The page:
Audits completed or planned: No audit was planned or completed during 2017-18

Evaluations completed or planned: No evaluation was planned or completed during 2017-18.

Engagement of applicants and recipients: Webpages specific to the CRF were added to the departmental website and include general program information, criteria for CRF projects, regional contact information, and the program's application form and supporting application guidelines. The content of the webpages and documents are maintained on a regular basis to respond to departmental needs and changes to the program. Various communication methods, including social media (e.g., facebook, twitter) and WebExes, are used to engage proponents, particularly during the program application windows.

The website also includes an interactive map that showcases where CRF projects are located as well as providing an overview of the initiative. Once annual project reports are received the website will reflect all project updates as well as provide photos and video where applicable.

In addition, a communication strategy has also been developed that includes a social media strategy, a process for Ministerial announcement of all projects, and media kits for Ministers of Parliament.

Performance information (dollars)
Type of transfer payment 2015-16
Actual spending
2016-17
Actual spending
2017-18
Planned spending
2017-18
Total authorities available for use
2017-18
Actual spending (authorities used)
Variance
(2017-18 actual minus 2017-18 planned)
Total grants - - - - - -
Total contributions N/A N/A N/A 15,000,000 9,679,316 9,679,316
Total other types of transfer payments - - - - - -
Total program N/A N/A N/A 15,000,000 9,679,316 9,679,316

Contributions to Support the Recreational Fisheries Conservation Partnerships Program (Voted)

Start date: June 6, 2013

End date: March 31, 2019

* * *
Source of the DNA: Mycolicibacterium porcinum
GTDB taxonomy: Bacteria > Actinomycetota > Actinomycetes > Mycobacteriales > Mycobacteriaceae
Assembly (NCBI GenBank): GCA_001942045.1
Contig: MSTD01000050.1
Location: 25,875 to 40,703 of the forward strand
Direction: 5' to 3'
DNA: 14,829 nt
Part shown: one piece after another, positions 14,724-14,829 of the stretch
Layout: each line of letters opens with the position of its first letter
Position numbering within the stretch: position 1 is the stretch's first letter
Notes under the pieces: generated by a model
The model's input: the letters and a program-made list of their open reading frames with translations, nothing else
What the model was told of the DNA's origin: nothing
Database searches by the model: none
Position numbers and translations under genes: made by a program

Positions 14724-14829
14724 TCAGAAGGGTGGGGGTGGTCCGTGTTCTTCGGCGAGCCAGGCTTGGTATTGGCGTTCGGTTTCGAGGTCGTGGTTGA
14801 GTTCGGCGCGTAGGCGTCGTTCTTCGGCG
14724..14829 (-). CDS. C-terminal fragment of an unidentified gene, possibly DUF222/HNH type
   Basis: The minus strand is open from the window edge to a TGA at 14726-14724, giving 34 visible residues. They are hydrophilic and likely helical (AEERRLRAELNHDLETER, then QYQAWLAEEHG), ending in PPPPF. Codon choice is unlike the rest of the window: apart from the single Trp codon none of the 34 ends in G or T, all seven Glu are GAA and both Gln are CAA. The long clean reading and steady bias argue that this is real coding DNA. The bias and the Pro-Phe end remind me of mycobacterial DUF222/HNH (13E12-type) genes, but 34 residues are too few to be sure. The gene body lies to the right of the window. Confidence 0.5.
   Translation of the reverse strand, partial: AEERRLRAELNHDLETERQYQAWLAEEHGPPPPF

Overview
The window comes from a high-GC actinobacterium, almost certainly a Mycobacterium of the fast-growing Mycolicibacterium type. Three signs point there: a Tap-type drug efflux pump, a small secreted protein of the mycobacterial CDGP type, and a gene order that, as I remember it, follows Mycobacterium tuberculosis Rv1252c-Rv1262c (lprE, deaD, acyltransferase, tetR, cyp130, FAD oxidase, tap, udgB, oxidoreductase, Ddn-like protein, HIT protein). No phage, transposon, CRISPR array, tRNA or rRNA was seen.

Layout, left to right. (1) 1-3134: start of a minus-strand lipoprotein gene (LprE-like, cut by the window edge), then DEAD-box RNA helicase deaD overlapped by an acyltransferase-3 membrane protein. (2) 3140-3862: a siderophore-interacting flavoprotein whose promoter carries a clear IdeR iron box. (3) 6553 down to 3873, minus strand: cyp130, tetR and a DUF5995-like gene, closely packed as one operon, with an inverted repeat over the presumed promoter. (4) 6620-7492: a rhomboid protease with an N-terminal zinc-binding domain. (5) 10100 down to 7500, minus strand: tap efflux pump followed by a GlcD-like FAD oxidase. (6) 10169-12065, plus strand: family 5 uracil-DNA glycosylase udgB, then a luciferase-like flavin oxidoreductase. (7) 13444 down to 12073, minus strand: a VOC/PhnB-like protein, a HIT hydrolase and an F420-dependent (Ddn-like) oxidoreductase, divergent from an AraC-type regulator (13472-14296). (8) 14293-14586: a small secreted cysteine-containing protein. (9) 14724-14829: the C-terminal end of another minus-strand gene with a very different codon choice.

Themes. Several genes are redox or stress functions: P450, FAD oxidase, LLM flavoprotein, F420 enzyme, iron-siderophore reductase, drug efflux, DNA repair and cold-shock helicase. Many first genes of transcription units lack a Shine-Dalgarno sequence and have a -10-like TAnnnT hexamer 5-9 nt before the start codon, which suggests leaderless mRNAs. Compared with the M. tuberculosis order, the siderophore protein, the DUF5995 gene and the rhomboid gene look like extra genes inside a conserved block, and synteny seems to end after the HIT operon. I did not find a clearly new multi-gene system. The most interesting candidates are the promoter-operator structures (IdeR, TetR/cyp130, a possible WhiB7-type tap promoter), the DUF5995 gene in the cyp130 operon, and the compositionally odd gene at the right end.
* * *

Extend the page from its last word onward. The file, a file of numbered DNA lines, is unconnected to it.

Type of transfer payment: Contribution

Type of appropriation: Estimates

Fiscal year for terms and conditions: 2013-14

Strategic Outcome: Sustainable Aquatic Ecosystems

Link to department's Program Alignment Architecture: Fisheries Protection; Partnerships and Regulatory Arrangements

Description: The Recreational Fisheries Conservation Partnerships program (RFCPP) promotes multi-partner initiatives and supports projects led by recreational fishing and angling groups, as well as conservation organizations, aimed at improving Canada’s recreational fisheries. These groups have established expertise and collaborative approaches in fisheries conservation and are well positioned to deliver habitat restoration projects that benefit recreational fisheries.

Program funding allows recipients to take action to restore, rebuild and rehabilitate compromised or threatened fisheries habitat in areas that are important to the sustainability and productivity of Canada’s recreational fisheries. For example, the RFCPP funds groups to deliver activities such as making in-stream and streamside habitat improvements, removing barriers to fish migration, stabilizing riverbanks or reducing erosion, and re-vegetating shorelines or enhancing structures to allow the free passage of fish to natural habitats.